Left Mekhalel: Pickled turnips: لفت مخلل

On March 8th, Coptic (Egyptian Christians) started lent, which will end according to the Orthodox calendar on May 2nd, when Easter is celebrated. 

During the 55 day lent, Copts abstain from meat, fish, and dairy products and follow a strict vegan diet to detox their system and experience an austere lifestyle. 

To be honest, fixing vegan meals for 55 days is pretty challenging for non-vegan individuals and families.

For a smooth transition from a regular diet to vegan one, I strongly recommend two things:

1- Smart vegan grocery shopping: one to two weeks before lent starts, I have to pack my pantry with staples that are powerful enough to whip up a meal on a whim.

2- Leveraging the power of cooking assets, which jazz up mundane dishes and give them a significant upgrade.

Cooking assets are those little flavor bombs that come in all shapes and forms. They could be sauces, spice blends, infused oils, herb paste, compound butter, the list is long. Yet, these flavor bombs amp up the flavor in dishes and make up for the lack of meat. 

Pickles rank very high on the scheme of flavors bombs. Sneak a slice of these vibrant magenta turnips into your falafel or fava bean sandwiches and experience that kick of vinegar and the rush of a unique umami taste.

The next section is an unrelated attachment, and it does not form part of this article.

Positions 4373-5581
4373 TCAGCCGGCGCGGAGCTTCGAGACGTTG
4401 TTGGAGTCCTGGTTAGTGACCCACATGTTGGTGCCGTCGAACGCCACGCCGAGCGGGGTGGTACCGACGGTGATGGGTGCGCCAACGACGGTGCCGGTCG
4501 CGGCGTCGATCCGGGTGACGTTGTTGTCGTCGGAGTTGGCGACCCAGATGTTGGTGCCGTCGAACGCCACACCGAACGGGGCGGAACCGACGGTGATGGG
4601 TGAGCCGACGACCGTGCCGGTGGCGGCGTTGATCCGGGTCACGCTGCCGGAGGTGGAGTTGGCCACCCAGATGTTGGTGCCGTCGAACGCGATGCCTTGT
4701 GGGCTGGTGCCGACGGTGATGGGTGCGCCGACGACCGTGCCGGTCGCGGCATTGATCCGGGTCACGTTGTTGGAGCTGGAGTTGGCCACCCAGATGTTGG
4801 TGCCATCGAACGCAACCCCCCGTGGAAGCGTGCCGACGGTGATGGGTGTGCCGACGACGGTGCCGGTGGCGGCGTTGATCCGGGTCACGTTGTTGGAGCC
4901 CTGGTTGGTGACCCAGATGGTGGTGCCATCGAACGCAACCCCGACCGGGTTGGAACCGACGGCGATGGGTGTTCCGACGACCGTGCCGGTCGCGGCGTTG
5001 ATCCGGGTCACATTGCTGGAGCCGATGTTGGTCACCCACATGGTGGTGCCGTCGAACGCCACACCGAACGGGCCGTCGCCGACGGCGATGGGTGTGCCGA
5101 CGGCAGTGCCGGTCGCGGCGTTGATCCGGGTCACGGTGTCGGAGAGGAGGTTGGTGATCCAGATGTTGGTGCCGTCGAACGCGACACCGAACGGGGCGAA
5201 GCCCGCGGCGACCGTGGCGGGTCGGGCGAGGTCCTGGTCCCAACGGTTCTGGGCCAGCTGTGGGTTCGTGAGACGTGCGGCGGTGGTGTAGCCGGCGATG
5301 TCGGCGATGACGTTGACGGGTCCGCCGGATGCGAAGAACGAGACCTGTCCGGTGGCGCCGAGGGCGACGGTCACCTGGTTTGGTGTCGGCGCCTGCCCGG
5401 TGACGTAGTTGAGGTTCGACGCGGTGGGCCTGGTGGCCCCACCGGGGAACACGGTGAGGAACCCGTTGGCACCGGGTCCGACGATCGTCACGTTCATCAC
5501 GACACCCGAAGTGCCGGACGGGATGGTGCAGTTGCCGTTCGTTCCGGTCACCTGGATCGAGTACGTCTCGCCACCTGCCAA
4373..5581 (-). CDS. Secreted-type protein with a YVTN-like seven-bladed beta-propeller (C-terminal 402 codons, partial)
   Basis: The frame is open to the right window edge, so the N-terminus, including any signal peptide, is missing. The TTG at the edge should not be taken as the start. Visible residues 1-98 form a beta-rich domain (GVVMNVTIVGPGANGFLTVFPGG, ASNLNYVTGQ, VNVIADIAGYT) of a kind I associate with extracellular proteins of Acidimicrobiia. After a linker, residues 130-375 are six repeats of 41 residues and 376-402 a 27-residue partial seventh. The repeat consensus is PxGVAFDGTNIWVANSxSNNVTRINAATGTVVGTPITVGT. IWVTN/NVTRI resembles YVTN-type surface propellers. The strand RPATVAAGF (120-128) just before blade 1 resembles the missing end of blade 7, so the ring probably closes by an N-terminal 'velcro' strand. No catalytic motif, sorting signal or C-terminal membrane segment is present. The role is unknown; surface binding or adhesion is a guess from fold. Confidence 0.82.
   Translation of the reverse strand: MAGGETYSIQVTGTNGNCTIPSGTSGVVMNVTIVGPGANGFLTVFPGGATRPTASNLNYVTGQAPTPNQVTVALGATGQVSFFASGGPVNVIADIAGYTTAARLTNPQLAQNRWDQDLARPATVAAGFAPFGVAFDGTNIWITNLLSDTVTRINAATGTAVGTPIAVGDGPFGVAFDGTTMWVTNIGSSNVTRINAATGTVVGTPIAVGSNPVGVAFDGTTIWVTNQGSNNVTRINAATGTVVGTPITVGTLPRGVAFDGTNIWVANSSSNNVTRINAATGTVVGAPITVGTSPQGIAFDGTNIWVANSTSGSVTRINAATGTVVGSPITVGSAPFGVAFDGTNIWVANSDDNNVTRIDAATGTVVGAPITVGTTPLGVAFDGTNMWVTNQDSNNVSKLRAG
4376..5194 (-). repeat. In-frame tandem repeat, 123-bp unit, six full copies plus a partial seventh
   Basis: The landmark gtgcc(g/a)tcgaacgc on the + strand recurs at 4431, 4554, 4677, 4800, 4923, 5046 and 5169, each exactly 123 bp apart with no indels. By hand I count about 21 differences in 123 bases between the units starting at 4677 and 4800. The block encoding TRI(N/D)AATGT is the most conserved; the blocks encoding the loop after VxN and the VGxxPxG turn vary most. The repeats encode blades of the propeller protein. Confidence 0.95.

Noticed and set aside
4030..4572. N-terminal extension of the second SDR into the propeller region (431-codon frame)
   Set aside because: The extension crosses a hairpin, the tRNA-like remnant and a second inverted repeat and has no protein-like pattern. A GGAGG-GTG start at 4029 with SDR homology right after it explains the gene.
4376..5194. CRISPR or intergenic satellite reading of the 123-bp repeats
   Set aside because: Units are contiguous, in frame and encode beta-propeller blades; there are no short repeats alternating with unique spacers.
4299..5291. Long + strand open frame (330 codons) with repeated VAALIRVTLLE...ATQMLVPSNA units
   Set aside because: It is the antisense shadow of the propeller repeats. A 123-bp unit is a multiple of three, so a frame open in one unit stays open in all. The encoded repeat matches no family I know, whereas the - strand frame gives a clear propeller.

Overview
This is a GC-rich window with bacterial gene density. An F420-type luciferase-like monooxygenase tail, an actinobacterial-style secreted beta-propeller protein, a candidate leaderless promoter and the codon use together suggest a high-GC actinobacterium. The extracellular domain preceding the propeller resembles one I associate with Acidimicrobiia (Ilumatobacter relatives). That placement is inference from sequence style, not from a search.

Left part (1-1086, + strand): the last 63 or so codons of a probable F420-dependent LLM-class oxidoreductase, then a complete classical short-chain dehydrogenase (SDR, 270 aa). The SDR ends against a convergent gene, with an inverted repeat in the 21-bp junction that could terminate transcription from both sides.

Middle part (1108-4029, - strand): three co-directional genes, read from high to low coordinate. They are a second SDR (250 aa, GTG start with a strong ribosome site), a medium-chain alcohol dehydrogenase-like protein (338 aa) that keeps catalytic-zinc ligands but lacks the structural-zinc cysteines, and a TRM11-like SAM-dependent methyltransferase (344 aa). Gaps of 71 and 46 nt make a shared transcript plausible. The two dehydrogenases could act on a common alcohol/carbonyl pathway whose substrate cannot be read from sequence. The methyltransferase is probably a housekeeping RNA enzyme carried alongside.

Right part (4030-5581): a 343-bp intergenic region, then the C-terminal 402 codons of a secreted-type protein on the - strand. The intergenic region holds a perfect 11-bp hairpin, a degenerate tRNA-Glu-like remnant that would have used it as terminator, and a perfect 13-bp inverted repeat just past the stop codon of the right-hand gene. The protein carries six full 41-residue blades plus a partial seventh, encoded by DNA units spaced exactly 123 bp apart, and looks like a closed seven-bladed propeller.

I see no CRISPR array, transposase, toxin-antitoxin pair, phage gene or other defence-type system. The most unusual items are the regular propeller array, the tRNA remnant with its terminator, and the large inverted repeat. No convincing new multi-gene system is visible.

The key to making epic pickles all lies in the balance of acid, heat, sugar, and salt. Yet, in fact, this balance is defined so differently among cultures. The pickles in the Middle East tend to be on the salty side unlike their western counterparts.  

As for the process itself, pickling is one those techniques that mandates adherence to the rules. However one’s creativity could chime in to add extra flavors that come packed in chili, fresh herbs, spices, etc.

These Turnip pickles are so easy to make and the recipe is pretty straightforward. The beets are added to the pickle equation to lend their vibrant magenta color to the pale, white flesh of turnips.

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Pickled Turnips 


  • 1 kilo of turnips 
  • 2 beet heads
  • 3 cups water 
  • 1 cup of vinegar 
  • 1  tablespoons salt, iodine free
  • 2 cloves of garlic, whole 


  1. Prep the turnips and beets: Cut the beets and turnips into fingers. Sprinkle the turnips with some salt and let it discard its water overnight, over a fine mesh sieve.
  2. Make the brine: In a medium pot, mix the water and salt over a low-medium heat and let it boil until the salt completely dissolves.
  3. Make the pickles: Pour the hot brine over the beets and turnips and seal the jar with the lid.  keep it in a dry place for five days to one week.
  4. Serve it on a mezzah platter along with shawarma, falafel, and/ or Egyptian stew of fava beans.
  5. Store in the fridge once you opened the first time to use it.

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Former diplomat | Travel & Food Writer | Stauch advocate of Culinary Diplomacy. Find more here: https://cheznermine.com/about/

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